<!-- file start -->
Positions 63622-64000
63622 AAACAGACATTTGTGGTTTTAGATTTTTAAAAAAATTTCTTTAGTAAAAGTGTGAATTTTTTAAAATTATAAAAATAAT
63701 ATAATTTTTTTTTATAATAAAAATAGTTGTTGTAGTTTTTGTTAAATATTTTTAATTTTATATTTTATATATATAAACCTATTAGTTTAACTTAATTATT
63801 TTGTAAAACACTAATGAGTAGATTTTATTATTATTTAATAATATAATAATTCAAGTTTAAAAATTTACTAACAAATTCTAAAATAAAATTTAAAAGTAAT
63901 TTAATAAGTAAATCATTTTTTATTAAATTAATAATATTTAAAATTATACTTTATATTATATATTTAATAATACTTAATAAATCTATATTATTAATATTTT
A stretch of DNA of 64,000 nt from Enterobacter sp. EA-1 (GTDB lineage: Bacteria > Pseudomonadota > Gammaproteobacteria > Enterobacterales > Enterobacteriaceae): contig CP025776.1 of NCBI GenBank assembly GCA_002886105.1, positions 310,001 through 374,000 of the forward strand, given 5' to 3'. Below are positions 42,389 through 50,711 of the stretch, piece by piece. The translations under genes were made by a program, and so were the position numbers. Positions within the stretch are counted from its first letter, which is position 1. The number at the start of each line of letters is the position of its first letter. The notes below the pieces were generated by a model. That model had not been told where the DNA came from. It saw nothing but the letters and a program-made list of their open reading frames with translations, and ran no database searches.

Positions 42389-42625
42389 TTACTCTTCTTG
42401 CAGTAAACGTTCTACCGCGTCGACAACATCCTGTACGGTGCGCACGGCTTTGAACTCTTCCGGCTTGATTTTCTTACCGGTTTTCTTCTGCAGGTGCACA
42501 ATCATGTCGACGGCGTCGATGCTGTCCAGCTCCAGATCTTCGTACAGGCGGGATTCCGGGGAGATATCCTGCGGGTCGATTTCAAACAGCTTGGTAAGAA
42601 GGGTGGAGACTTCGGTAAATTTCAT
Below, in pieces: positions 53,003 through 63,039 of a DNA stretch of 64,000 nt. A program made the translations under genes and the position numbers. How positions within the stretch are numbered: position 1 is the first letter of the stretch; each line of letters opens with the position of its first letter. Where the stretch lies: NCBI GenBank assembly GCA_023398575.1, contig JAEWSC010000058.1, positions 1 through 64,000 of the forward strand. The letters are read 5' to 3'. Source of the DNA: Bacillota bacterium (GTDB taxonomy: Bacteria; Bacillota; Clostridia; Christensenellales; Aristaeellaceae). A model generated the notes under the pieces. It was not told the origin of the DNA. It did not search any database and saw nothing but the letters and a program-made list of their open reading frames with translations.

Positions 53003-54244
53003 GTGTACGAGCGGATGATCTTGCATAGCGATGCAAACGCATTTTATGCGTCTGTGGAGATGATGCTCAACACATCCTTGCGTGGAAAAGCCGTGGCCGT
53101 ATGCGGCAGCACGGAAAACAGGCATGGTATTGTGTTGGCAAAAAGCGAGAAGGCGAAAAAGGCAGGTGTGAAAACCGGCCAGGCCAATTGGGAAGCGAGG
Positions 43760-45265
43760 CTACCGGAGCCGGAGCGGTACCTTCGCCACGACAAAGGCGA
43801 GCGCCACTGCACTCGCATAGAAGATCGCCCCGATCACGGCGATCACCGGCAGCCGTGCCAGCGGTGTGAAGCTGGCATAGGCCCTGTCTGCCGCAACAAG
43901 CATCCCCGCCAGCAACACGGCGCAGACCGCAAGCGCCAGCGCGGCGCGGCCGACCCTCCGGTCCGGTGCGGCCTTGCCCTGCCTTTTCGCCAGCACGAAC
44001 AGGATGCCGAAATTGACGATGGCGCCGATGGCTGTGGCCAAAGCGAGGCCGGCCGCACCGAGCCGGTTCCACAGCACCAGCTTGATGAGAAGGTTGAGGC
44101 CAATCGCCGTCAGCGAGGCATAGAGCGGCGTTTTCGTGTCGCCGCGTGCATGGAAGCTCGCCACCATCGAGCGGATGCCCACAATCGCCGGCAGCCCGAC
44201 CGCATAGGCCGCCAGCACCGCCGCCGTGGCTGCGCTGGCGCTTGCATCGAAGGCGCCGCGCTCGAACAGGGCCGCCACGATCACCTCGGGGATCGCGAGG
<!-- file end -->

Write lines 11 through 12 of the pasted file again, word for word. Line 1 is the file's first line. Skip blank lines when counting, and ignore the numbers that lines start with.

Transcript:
42601 GGGTGGAGACTTCGGTAAATTTCAT
Below, in pieces: positions 53,003 through 63,039 of a DNA stretch of 64,000 nt. A program made the translations under genes and the position numbers. How positions within the stretch are numbered: position 1 is the first letter of the stretch; each line of letters opens with the position of its first letter. Where the stretch lies: NCBI GenBank assembly GCA_023398575.1, contig JAEWSC010000058.1, positions 1 through 64,000 of the forward strand. The letters are read 5' to 3'. Source of the DNA: Bacillota bacterium (GTDB taxonomy: Bacteria; Bacillota; Clostridia; Christensenellales; Aristaeellaceae). A model generated the notes under the pieces. It was not told the origin of the DNA. It did not search any database and saw nothing but the letters and a program-made list of their open reading frames with translations.